But Izzie starts reading to his mother at night after the father dies because she misses someone to talk to. He befriends his oldest brother and helps him understand problems he’s having with his PhD thesis involving observations of his own family in grief. Sister Berenice remarks at one point telling Izzie to praise the other older sister “You’re the only person whose opinion matters to any of us anyway”.
Izzie, gradually growing more confident in his own significance, begins to reflect on and understand life’s strangeness, taking it in stride in a way that reminded me of Salinger’s Holden Caulfield. I was also reminded of my high school years where, maybe in precocious anticipation of the later 1960s, we affected reflection and intellectuality as an approach to dawning realities about money, sex, selfishness, cruelty, and the banality of adulthood that our adolescence had protected us from. A picture of a different side of my youth than I saw in Thirteen Reasons Why.
Some of the reflection of characters (particularly the youngest sister Simone) in this story impressed me, after being bemused in the early pages by the humorous but jumbled ideas of 12-year-old Izzie. A preoccupation with pre-enlightenment Spanish science (blood, phlegm, black bile, and yellow bile) illuminated my conviction of how chilly modern science fails to deal with experience. Simone talks about a funnel which “represents our lives” to illustrate narrowing choices that occur as one makes irrevocable decisions which as Frost would say “(make) all the difference”. Little by little, she says, “you get sucked to the bottom.”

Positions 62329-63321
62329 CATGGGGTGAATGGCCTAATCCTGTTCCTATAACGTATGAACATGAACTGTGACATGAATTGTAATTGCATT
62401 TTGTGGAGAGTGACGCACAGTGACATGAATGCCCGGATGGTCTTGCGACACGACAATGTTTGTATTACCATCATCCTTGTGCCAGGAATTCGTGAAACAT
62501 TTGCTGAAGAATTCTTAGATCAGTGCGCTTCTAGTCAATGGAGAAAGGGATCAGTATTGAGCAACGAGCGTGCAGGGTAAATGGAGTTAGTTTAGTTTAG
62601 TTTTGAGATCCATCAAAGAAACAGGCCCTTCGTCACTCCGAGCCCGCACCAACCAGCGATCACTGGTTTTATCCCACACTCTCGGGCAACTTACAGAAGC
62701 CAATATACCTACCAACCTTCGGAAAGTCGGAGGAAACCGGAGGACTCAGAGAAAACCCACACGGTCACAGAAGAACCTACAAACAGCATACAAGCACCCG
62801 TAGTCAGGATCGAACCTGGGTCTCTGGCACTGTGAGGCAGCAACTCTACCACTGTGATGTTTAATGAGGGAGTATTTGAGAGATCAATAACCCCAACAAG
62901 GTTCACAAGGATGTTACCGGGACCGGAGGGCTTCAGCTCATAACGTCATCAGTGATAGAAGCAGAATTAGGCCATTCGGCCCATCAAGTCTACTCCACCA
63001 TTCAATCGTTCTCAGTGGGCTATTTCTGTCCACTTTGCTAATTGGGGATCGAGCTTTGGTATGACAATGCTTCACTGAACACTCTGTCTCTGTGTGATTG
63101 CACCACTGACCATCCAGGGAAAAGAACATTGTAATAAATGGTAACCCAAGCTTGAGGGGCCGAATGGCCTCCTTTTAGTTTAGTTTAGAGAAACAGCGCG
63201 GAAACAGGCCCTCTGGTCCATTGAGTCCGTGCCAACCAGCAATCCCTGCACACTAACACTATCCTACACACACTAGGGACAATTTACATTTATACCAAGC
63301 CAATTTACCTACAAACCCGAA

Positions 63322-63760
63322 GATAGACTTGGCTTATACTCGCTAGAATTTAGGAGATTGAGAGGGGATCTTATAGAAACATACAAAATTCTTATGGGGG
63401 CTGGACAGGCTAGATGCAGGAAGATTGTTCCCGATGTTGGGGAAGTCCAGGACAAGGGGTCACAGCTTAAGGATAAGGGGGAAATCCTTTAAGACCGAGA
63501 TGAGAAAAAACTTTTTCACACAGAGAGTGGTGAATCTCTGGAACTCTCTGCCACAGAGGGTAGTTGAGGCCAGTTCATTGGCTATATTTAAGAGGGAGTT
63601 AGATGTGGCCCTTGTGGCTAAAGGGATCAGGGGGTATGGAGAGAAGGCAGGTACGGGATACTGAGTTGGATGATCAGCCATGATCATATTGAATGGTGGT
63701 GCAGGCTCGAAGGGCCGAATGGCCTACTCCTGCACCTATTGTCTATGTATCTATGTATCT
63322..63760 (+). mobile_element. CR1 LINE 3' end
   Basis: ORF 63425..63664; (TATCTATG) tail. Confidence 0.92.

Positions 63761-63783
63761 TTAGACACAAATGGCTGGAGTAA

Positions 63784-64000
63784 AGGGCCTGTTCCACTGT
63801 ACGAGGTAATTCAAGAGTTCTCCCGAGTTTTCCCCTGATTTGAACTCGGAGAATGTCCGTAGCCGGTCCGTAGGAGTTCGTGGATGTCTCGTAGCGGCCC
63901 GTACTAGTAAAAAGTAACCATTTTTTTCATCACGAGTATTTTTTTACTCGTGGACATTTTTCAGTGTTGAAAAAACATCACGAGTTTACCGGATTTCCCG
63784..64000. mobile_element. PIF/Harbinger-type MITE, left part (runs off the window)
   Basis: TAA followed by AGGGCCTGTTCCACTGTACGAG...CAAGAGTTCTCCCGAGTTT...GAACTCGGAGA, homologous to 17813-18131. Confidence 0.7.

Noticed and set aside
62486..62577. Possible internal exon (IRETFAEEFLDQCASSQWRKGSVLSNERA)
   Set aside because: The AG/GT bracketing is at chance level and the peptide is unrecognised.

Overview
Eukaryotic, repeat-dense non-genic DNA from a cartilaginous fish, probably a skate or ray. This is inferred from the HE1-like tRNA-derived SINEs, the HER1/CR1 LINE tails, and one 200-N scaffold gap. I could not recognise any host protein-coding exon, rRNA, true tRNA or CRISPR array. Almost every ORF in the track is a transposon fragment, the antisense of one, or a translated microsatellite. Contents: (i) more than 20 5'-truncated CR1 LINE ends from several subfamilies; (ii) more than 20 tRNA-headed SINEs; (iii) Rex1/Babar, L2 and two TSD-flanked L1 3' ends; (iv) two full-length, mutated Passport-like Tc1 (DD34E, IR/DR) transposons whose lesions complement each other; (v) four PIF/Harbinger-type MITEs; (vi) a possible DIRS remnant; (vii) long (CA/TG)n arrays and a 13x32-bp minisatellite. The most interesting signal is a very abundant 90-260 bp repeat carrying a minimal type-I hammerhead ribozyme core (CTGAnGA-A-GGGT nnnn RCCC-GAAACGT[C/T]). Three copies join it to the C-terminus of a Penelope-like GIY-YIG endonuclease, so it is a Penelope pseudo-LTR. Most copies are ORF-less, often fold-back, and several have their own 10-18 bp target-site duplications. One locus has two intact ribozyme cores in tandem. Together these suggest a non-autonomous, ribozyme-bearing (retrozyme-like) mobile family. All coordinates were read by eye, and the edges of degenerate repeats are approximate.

Preferable, she thinks, is “melancholy” as it was used in medieval Spain. Not sadness, but “(throwing) away the meaningless parts (of a present experience) and writ(ing) better versions of it”. Using and in fact living in the imagination, in other words. The musician brother says of works of art “if you’re doing it right, the hardest thing to do for an artist should always precisely be the one he’s working on.” I wish I had the nerve to live like that.
But packed with that kind of insight, this story is also awkward. Izzie has a conversation with the oldest woman in the country and they disagree, he insults her, and she has a stroke. It’s comical in its exaggeration, but doesn’t have the same clarity about its role in the characters and story that the family’s insights have. PLOT ALERT Darkly deeply comical Denise is set up as suicidal through everything she represents and then indeed does herself in. END PLOT ALERT. Her relationship with Izzy feels like a loose end.
Bordas’s access to a reader (this one anyway)’s imagination is indirect: the goodies appear unannounced and don’t necessarily have much of a relationship to one another. She’s no stylistic Nabokov or Borges writing in her second language, and the plot and characters don’t pull together to leave a coherent dramatic impression for me. But there are enough delicious chunks in this bouillabesse that the indifferent mise en place and thin soup don’t completely spoil the fun.
7.9-8.8 (content is varied hence the range)/8.4.